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On July 5th, 1969 – just 11 days before Apollo 11 would launch for the Moon – Neil Armstrong was asked by a journalist whether he would take any personal mementos to the Moon. His answer: “If I had a choice, I would take more fuel”.

This anecdote has been repeated often as an example of how Armstrong was ever the straight-laced engineer, thinking cooly about what the mission required rather than what he personally might want.

But a less-repeated anecdote from James Hansen’s biography of Armstrong, First Man, might suggest otherwise.

NASA’s Apollo astronauts were a highly intelligent and skilled group, with training in a number of areas considered crucial to their mission. While most people think of the ‘space’ aspects – flying the spacecraft, using a spacesuit in low gravity/zero oxygen – another important area was actually geology, as part of their task was to analyze the Moon’s surface and bring back samples.

So much so that NASA’s geologists would claim that the astronauts had received the equivalent of a master’s degree in geology by the end of their training. Although for Apollo 11, Neil Armstrong would later say that their training could have been more effective and targeted at the regolith they would encounter by landing in a lunar ‘sea’.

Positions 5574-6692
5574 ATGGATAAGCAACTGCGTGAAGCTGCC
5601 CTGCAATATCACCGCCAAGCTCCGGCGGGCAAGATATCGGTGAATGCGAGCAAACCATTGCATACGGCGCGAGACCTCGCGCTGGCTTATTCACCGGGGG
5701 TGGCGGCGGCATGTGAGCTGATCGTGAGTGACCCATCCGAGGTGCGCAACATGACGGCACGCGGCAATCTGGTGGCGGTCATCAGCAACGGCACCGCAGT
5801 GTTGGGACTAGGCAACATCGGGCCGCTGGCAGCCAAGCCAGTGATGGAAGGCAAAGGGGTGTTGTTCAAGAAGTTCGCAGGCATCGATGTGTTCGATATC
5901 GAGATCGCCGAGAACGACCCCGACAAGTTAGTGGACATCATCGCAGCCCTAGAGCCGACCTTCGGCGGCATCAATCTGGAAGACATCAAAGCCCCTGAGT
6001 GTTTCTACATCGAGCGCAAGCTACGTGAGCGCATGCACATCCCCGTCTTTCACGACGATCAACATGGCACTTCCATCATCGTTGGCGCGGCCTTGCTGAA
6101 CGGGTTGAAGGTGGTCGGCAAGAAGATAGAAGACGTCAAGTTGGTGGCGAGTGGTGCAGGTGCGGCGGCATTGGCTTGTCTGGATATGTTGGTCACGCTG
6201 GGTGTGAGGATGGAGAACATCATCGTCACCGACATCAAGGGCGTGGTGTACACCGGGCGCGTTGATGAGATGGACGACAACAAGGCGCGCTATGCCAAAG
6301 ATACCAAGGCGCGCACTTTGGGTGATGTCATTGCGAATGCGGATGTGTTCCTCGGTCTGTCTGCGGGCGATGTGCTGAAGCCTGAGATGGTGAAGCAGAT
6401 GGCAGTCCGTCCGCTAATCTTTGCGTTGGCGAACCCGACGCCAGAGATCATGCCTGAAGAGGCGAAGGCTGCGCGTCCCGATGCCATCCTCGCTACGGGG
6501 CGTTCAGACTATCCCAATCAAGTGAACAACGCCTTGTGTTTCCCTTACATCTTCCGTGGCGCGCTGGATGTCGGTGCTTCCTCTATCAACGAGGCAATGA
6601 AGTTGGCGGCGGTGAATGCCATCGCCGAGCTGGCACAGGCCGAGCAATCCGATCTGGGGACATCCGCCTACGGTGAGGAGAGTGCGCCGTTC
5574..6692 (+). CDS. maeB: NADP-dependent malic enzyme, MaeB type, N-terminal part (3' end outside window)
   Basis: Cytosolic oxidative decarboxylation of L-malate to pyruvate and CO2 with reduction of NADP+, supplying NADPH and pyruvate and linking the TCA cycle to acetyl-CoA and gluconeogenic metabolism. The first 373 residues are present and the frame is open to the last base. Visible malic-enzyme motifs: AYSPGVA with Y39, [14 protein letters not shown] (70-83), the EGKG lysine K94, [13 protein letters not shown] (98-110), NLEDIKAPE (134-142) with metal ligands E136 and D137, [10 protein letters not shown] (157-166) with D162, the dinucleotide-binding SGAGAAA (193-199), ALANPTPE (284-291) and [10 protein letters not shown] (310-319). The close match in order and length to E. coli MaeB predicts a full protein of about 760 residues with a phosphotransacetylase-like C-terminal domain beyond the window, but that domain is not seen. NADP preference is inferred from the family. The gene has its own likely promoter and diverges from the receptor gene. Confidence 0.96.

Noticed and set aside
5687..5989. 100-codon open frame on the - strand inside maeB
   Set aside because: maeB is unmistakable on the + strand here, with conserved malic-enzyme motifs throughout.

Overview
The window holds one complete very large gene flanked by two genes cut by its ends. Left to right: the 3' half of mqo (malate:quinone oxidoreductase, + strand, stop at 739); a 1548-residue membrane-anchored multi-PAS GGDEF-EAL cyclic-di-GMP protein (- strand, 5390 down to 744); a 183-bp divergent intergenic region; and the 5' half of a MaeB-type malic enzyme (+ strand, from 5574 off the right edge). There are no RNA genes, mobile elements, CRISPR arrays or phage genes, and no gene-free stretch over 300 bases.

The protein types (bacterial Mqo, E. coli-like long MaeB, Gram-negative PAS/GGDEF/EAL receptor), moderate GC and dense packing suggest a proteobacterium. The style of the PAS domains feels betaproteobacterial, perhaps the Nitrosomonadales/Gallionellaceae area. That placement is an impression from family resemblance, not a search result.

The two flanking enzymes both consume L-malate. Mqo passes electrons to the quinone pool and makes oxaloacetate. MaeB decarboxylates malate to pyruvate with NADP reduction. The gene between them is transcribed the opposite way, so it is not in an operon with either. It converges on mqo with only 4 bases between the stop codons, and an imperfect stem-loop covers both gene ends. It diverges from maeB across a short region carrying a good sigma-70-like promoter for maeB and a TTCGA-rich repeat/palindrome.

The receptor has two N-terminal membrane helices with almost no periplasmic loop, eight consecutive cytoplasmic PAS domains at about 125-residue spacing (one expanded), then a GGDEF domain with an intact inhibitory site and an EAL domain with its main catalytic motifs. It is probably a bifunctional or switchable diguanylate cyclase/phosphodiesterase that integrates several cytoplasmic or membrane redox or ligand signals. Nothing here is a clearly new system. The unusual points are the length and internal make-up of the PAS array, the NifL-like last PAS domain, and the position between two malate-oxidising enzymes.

We had very fine instructors who were very knowledgeable about astrogeology… We went to Hawaii, to Iceland, great places to focus on volcanic rocks. The assumption was that on the Moon we would encounter tectonic formations principally, or remnants of volcanic and tectonic lava flows, that sort of thing.

This comprehensive training led Armstrong to think of a way to have some fun with the NASA geologists back home – a plan that seems very much at odds with his public persona:

I was very tempted to sneak a piece of limestone up there with us on Apollo 11 and bring it back as a sample. That would have upset a lot of apple carts! But we didn’t do it.

Perhaps once again the engineer in Armstrong decided he’d rather have more fuel than carry a fake rock at launch just to pull off an otherworldly prank. Or perhaps as the commander of the mission, he ultimately decided it would be unseemly to partake in fun and games.

Whatever the reason, I wonder how long he would have kept the prank going if he did go through with it?

And how would the ‘Moon hoax’ conspiracy folk have run with it…?

(via @isolinearchick)